By Brittany Hancock
There have been mixed reactions to Lonely Planet’s inclusion of Fremantle as one of the world’s top 10 cities to visit in 2016.
Some of Fremantle’s local business owners are among those surprised by the news.
Lynette Moore of Aubin Grove has worked at Yarns on Collie for eight years and said that while she loves the city, it still came as a shock.
“We’ve got so many empty shops now and businesses that have gone. I know it’s a good place to come and eat, and we’ve got beautiful blue skies and lovely beaches, so it’s fabulous for Fremantle but I don’t think it’s as good as it used to be,” she says.
Nicole Vrakking has worked in Fremantle for four years and agrees the city isn’t what it used to be.
“For people who are visiting it’s fantastic, we’ve got a lot of historical buildings, but so many businesses are closing down and the number of homeless people continues to escalate,” she says.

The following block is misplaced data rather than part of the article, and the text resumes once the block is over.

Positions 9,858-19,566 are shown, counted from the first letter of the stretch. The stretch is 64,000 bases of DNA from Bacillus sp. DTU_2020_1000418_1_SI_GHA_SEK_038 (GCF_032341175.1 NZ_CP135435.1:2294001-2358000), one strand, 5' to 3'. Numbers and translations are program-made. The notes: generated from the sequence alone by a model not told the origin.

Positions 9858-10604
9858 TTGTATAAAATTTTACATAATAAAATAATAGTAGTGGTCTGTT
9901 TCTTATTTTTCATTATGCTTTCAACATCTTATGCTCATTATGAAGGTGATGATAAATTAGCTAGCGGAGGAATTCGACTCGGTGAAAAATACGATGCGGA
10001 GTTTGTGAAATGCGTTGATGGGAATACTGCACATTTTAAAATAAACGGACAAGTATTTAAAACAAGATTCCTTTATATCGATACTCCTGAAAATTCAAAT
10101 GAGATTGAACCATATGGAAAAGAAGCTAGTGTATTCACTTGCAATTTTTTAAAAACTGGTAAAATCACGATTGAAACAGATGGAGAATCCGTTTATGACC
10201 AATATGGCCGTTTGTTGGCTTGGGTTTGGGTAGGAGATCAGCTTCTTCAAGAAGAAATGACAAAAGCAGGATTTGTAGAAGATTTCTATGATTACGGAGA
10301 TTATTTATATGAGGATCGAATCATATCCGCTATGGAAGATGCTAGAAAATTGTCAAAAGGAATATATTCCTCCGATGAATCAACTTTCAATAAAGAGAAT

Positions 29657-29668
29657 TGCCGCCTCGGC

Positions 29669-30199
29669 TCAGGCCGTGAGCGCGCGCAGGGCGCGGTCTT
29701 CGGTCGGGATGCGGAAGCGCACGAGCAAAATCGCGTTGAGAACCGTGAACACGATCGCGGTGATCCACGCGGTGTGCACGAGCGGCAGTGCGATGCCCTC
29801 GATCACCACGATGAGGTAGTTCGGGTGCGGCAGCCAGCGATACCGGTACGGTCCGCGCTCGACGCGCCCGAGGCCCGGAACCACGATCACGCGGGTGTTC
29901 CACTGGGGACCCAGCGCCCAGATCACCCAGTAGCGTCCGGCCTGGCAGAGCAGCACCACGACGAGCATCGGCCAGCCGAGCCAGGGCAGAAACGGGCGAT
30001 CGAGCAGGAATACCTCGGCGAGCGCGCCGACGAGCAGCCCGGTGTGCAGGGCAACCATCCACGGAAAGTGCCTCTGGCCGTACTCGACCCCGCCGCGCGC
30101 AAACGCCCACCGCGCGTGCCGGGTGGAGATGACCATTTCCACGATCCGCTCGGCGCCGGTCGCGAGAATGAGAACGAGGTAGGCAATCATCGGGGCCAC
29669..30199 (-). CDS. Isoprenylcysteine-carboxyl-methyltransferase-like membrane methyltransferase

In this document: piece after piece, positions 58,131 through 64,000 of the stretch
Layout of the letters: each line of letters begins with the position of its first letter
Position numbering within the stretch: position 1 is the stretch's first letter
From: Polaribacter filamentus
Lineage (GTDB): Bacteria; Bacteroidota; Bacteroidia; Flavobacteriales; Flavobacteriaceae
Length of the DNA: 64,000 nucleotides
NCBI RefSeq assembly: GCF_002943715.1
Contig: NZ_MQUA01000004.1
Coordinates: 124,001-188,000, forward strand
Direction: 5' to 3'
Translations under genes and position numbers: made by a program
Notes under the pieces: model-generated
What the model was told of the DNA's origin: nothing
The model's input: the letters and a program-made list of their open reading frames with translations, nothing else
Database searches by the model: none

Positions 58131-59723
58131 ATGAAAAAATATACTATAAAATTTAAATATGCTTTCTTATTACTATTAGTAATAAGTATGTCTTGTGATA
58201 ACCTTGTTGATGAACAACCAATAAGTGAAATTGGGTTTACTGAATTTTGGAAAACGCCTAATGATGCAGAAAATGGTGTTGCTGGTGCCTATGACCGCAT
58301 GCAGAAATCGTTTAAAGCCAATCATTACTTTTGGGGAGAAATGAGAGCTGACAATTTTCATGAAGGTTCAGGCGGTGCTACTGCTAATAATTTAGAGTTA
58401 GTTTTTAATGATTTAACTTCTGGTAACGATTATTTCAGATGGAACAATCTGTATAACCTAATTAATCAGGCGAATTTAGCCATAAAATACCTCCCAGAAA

However Fremantle Mayor Dr Brad Pettitt insists new developments have had a positive impact on the city.
“There’ve been a number of new hotels, restaurants and bars coming online in recent years that have really added to the appeal of Fremantle. I’m sure these and the many other exciting projects in the pipeline have contributed to Lonely Planet selecting Freo on this list,” he says.
Lonely Planet has credited the port city as a “liberated, freewheeling, engaging” city, “infused with good music”.
And while many online commentators disagreed, Tom Griffiths, Economic Development and Marketing Manager for the City of Fremantle, says it’s important to recognise the list for what it is.
“Lonely Planet are looking at this for next year, this is ‘cities on the rise’ so to speak. They are trying to get ahead of the game before a place becomes revitalised or re-established as a tourism hot spot,” he said.
“Lonely planet are not saying this is the 7th best city in the world, they’re saying in terms of cool places to visit in the next year or two years this is one of the ones coming up.”